How do you keep the technician from bringing their contaminated gloves in and out of the face of the C-PEC? If a pharmacy wants to continue to use paper-based records, then we suggest adding a printer to the electronic balance. The printer is located outside the hood and connected to the electronic balance via a compatible cord. We do not recommend putting the paper record inside the hood because then it is considered contaminated and there is no way to clean paper prior to removal. We also do not recommend taping the paper record to the front face of the C-PEC because then the contaminated paper is in the technician’s breathing zone. The real solution is recording the chemical’s lot numbers, expiration dates, etc. prior to compounding and investing in a printer so the printed ticker-tape is the appropriate verification record. This methodology should prevent the technician from breaching containment.

If the pharmacy is using a software-based platform then the answer is putting a wireless mouse inside the C-PEC. To keep the electronic device from getting dirty and having to be sprayed with cleaning solutions, it is best to utilize a dental supply product called sticky wrap barrier film sheets, which price out about a penny or two a sheet. The sticky sheets should be disposed of between each formulation so as not to create a surface for cross contamination.  Keeping a wireless mouse inside the hood should prevent the technician from breaching containment.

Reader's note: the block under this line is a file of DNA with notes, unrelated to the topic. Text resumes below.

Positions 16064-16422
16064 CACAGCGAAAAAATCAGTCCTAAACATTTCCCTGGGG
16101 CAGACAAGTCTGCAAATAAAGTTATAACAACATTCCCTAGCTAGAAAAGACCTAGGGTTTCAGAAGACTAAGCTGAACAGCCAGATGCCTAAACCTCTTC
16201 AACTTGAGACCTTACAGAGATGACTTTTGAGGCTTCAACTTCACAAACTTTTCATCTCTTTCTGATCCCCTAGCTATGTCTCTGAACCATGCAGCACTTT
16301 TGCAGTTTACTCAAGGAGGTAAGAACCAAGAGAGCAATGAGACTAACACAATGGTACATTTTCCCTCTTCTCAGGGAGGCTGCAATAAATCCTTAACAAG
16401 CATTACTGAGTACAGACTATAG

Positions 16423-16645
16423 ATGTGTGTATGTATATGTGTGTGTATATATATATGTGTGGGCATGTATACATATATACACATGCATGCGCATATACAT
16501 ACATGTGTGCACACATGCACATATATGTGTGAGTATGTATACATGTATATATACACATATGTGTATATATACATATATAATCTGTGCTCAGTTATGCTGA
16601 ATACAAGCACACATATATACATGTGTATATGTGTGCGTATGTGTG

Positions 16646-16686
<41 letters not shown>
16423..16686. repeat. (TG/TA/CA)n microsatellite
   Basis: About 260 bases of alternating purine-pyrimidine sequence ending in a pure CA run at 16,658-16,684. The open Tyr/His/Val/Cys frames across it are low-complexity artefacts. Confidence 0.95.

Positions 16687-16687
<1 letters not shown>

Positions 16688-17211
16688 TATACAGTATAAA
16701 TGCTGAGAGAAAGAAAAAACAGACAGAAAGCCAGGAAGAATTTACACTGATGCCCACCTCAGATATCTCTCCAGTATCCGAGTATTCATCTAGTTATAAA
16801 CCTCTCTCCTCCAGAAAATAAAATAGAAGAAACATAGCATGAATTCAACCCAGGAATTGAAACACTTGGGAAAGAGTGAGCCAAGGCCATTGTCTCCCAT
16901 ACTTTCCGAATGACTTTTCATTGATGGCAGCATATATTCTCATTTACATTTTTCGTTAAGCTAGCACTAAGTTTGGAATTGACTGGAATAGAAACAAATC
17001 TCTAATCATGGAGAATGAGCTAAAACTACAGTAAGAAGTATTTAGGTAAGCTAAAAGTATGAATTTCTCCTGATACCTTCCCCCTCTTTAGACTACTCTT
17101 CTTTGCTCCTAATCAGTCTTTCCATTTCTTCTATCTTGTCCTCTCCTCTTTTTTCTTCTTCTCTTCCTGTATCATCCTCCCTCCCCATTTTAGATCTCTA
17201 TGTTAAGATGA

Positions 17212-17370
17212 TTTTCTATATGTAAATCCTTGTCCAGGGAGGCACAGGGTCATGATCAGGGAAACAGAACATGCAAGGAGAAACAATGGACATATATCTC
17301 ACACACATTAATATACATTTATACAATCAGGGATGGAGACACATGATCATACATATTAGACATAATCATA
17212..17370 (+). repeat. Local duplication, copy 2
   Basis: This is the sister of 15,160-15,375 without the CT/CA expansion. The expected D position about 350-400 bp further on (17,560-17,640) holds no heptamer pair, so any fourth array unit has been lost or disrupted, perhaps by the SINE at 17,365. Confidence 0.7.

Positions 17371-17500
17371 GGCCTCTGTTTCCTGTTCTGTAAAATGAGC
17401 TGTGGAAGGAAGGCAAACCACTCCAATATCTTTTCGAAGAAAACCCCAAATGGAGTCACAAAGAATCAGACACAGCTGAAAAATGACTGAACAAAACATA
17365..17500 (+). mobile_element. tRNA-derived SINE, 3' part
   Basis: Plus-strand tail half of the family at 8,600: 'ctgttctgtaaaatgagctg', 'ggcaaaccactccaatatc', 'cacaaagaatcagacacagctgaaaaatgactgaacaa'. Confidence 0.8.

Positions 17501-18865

In those situations where it is absolutely necessary for the technician to pull their hands out of the hood, three solutions will minimize environmental exposure. A spray or squeeze bottle of isopropyl alcohol (IPA) should be placed in the back corner of the C-PEC and the technician can apply the IPA directly to a wiper (away from powders already weighed). The partially saturated wiper is then used to remove bulk residue from the technician’s gloves. The technician can then remove their hands briefly before coming back in. The second solution is for the technicians to doff (remove) their outer set of gloves and leave the inside the C-PEC. A new set of gloves will have to donned prior to hands back into the C-PEC. The third solution is for the technician to ask another technician for assistance with whatever the need is. All of these simple solutions will greatly minimize environmental and/or personnel exposure to chemicals.

The simple goal of staging is a sound process improvement that will minimize the potential for environmental and/or personnel exposure, and it saves time. Time spent unnecessarily walking around the compounding room is not an efficient use of the pharmacy’s resources. The final advice on this topic is to train compounding technicians to spend a few minutes thinking through the entire process prior to engaging in the process. If you have any questions or comments about this blog, feel free to send an email to or call Encore’s Customer Service team at 800-454-2304.

[1] Wikipedia contributors. “KISS principle.” Wikipedia, The Free Encyclopedia. Wikipedia, The Free Encyclopedia, 4 Oct. 2018. Web. 7 Oct. 2018.